While the Facebook page “Kenyon Confessions” isn’t always the place to go for intelligent and thought-provoking conversation, I was still disappointed by a recent post. It insinuated that Kenyon is constructing too many buildings and the 2020 Plan was to blame. I can sympathize with annoyance at a seemingly constant stream of construction, but this is not what the 2020 Plan seeks to do at Kenyon.
The 2020 Plan doesn’t mention construction or building once. It is the Master Plan that deals with building plans for campus, but I do not want to get into a judgment of the Master Plan right now. However I will say that if the new buildings are accessible and replacing buildings that are not accessible in the slightest, then I support much of the new construction.
At its core, the 2020 Plan is a necessary step forward. Drawing straight from Kenyon’s website, the “Kenyon of 2020 will continue to attract a diverse group of academically talented students, regardless of demographic trends; prepare students for post-graduation success, equipping them with the skills to navigate a rapidly changing cultural and career environment; [and] encourage lifelong friendships and a passion for lifelong learning.”
Obviously, all of these are good goals for the College to pursue in the next few years. Most importantly, the College is following through with these initiatives, which means that Kenyon’s administration is committed to the values it promotes.
Nobody at Kenyon is going to say that diversity is something for which we are well-known, but the College is making strides. Over the summer, President Decatur announced the establishment of the new President’s Fund for academic excellence and diversity. The 20 million dollars raised will go to financial aid to reach out to underprivileged students and give them the opportunity to come to Kenyon. The current first-year class has a combined financial aid need of seven and a half million dollars, so this is a fantastic step forward and will bring access to a lot of folks.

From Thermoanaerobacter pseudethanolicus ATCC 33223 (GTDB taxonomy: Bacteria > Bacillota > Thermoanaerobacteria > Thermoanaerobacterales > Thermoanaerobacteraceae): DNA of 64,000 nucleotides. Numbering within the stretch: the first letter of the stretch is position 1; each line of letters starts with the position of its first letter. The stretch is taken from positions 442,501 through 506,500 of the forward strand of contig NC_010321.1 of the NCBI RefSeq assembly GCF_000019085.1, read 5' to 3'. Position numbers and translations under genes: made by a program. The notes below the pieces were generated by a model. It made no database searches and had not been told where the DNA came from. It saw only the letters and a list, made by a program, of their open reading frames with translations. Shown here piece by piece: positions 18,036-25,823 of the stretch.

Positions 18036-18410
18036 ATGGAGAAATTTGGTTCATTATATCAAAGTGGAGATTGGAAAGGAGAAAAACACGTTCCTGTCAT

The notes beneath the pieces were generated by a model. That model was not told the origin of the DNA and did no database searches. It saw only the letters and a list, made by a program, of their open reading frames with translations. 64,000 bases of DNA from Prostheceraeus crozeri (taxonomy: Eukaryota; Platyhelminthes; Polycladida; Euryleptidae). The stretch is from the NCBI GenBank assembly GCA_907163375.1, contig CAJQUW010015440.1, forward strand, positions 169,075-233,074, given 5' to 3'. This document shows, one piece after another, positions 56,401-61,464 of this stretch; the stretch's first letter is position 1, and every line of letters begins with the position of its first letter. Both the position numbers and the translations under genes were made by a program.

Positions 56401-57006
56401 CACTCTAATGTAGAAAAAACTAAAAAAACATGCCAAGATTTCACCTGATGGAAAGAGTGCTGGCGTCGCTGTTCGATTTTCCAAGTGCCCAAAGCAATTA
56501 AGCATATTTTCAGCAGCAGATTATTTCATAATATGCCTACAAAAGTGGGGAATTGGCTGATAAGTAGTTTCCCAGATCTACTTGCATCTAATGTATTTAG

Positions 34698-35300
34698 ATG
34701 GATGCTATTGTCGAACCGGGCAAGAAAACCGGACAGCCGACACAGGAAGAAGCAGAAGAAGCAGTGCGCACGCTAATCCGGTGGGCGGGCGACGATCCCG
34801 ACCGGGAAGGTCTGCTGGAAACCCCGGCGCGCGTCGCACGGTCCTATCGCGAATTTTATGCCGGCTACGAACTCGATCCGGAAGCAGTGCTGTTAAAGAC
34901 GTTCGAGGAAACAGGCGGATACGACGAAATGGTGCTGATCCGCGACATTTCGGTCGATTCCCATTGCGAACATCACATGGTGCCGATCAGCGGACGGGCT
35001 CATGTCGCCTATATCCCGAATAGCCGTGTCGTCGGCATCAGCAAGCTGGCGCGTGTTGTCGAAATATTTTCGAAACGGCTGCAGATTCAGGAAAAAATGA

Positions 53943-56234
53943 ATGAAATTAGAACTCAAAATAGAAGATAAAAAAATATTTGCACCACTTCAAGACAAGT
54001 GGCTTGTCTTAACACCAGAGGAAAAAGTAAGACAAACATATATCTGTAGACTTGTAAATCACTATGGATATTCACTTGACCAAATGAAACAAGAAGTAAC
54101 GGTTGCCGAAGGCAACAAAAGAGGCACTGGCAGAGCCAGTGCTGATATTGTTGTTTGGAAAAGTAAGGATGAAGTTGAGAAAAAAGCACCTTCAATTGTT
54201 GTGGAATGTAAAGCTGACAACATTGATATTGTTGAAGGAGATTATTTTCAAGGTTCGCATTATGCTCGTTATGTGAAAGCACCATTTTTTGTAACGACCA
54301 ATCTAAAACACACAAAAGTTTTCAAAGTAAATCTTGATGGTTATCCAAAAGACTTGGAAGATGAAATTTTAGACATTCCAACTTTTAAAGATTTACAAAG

Just this past month, Dean for Career Development Holly McCormack began her tenure at Kenyon. In her first few weeks here, she came to Admissions training for tour guides and fellows. It was a great opportunity for student employees at the Admissions Office to connect a face with a name that we’d been hearing about in emails. Furthermore, Provost Joseph Klesner notes that when McCormack worked at Bennington College, the number of internships available for students increased. In the competitive job market ahead of us, having the experience of an internship will help students have success when they leave Kenyon. The 2020 Plan wants students to have success post-Kenyon and I look forward to seeing what McCormack can do to facilitate this.
As far as encouraging lifelong friendships and a passion for learning, I can only talk about how excited I am moving into my senior year. Not only am I excited about the fantastic classes I’m taking, getting to write about one of my passions — the migratory patterns of Irish Jews — for my senior exercise and living with all my friends in our North Campus Apartment, but I also look forward to seeing where I’ll end up next year when I graduate from Kenyon.
The values Kenyon has instilled in me are important ones that I will try to live up to — ones that the 2020 Plan reinforces for all of us, whether it be a celebration of diversity or a passion for learning. I encourage all of my peers not to blindly listen or follow Kenyon’s initiatives — it is important to be engaged and able to critique when necessary — but still appreciate the strides Kenyon is making toward increased diversity, openness and preparation for life after college.
Nate Rosenberg ’18 is a religious studies major from Lancaster, Pa. You can contact him at firstname.lastname@example.org.